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Eva Harris, PhD

Professor of Infectious Disease
Director, Center for Global Public Health
UC Berkeley

“I’m always optimistic,” exclaims Eva Harris, PhD, with enthusiasm, when asked about her motivation and passion for global health. Harris has been working to improve human health in several of the poorest Latin American countries before the term global health even became a common catch phrase. Traveling regularly between the Bay Area and countries such as Nicaragua over the last 23 years, she has witnessed the incredible power and impact of collaboration - not only between “north-south” but also “south-south” partners. “So much has changed and there has been a lot of progress,” says Harris.” I am always inspired every time I come back. It’s always moving forward.”

Harris, trained as a molecular biologist at Harvard University and UC Berkeley, has reached far beyond her laboratory to find solutions to global health problems. Her laboratory in the UC Berkeley School of Public Health continues to make significant discoveries about the pathogenesis of infectious diseases, specifically Dengue and influenza. However, she stresses the critical need to translate those discoveries into practical, effective and sustainable interventions.

“There are three levels - research, with an academic base; rollout into the community; and then policy,” says Harris. She also emphasizes that these solutions are most effective when they are developed by an empowered local community in which they are needed. “It’s about sharing knowledge, tools and resources... for them to develop their own solutions - not us giving them the model. Our (US) model isn’t usually the best one. We have to ask what works in their context for their specific problem. There are also deeper issues here. It might be a health problem, but what about the underpinnings for inequities and structural, economic issues?”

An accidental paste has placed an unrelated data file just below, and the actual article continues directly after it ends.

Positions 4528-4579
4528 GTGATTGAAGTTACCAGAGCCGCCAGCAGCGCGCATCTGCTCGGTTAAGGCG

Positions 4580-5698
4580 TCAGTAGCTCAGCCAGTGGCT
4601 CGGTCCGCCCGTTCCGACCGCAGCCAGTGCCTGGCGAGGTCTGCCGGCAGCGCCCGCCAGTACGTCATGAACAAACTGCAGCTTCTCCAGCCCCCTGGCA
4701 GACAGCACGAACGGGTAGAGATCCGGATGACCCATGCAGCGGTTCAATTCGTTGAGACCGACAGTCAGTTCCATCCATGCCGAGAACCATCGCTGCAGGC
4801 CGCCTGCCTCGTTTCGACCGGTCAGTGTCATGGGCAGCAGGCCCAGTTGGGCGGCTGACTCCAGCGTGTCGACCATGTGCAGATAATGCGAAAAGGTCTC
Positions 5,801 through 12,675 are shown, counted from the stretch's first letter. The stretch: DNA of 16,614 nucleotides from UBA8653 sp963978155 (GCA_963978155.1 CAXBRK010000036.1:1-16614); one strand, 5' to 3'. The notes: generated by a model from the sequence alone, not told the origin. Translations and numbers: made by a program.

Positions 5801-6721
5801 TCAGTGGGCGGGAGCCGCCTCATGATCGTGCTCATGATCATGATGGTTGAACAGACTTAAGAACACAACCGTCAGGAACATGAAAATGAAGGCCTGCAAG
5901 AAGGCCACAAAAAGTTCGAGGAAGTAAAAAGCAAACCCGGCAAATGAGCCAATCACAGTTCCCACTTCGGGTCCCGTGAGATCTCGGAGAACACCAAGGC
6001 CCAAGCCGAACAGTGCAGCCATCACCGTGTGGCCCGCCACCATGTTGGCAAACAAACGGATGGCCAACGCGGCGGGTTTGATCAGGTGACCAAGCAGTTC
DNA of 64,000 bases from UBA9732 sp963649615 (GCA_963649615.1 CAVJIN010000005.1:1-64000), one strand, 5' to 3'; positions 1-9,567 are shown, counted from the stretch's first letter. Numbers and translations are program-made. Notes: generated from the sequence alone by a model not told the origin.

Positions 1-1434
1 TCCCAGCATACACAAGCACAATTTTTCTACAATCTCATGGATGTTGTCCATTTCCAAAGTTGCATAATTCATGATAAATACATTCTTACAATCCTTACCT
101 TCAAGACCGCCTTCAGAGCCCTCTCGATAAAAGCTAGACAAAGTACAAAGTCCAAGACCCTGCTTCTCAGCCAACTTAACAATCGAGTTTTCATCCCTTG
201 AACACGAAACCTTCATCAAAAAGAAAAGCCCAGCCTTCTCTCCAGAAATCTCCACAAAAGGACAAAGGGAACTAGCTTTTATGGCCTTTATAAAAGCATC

The need to examine global health problems from a wider perspective necessitates the alignment of disciplines and using multi-disciplinary approaches to find solutions. This environment already exists at UC Berkeley, says Harris, making the campus an excellent hot spot for global health thinking and action. Since 2007, Dr. Harris has been the Director of the Center for Global Public Health (CGPH), one of the two organizations that make up the Berkeley Alliance for Global Health, the campus-wide effort to solve major global health challenges through the integration of life sciences and bioengineering with public health. The other organization is the Henry Wheeler Center for Emerging & Neglected Diseases (CEND). The Alliance brings together the multi-disciplinary spectrum of approximately 80 faculty and projects already happening at UC Berkeley in collaboration with partners in over 55 sites in developing countries. With the booming interest and demand from students, who have already formed 35 student groups related to global health issues, program offerings in education, events, training and research are rapidly expanding. Harris describes UC Berkeley as a campus brimming with global health activity - on multiple levels and across most major disciplines. “There is an incredible richness here,” she says.

When asked about her vision for the future, Harris says: “I envision the Bay Area becoming a hub for global health. With all of the activity here at UC Berkeley and across the bay at UCSF, there are already so many areas where we collaborate. I’m really excited about us finding ways to work together. We don’t have a medical or nursing school like UCSF; rather, we bring together the Schools of Public Health, Journalism, Business, and Law, the Colleges of Letters and Sciences and Engineering, and the Center for Human Rights. This adds important breadth to the discussion of global health.”

Harris’ enduring optimism and energy continue to propel her forward in her mission to help developing nations create sustainable solutions to global health problems. “One puts the knowledge and resources in the hands of people to examine their own problems and develop solutions, counting on the best of what the world has to offer,” says Harris. “That’s what global health is about - solutions for local problems around the globe.”

Photo credit: David R. Léon Lara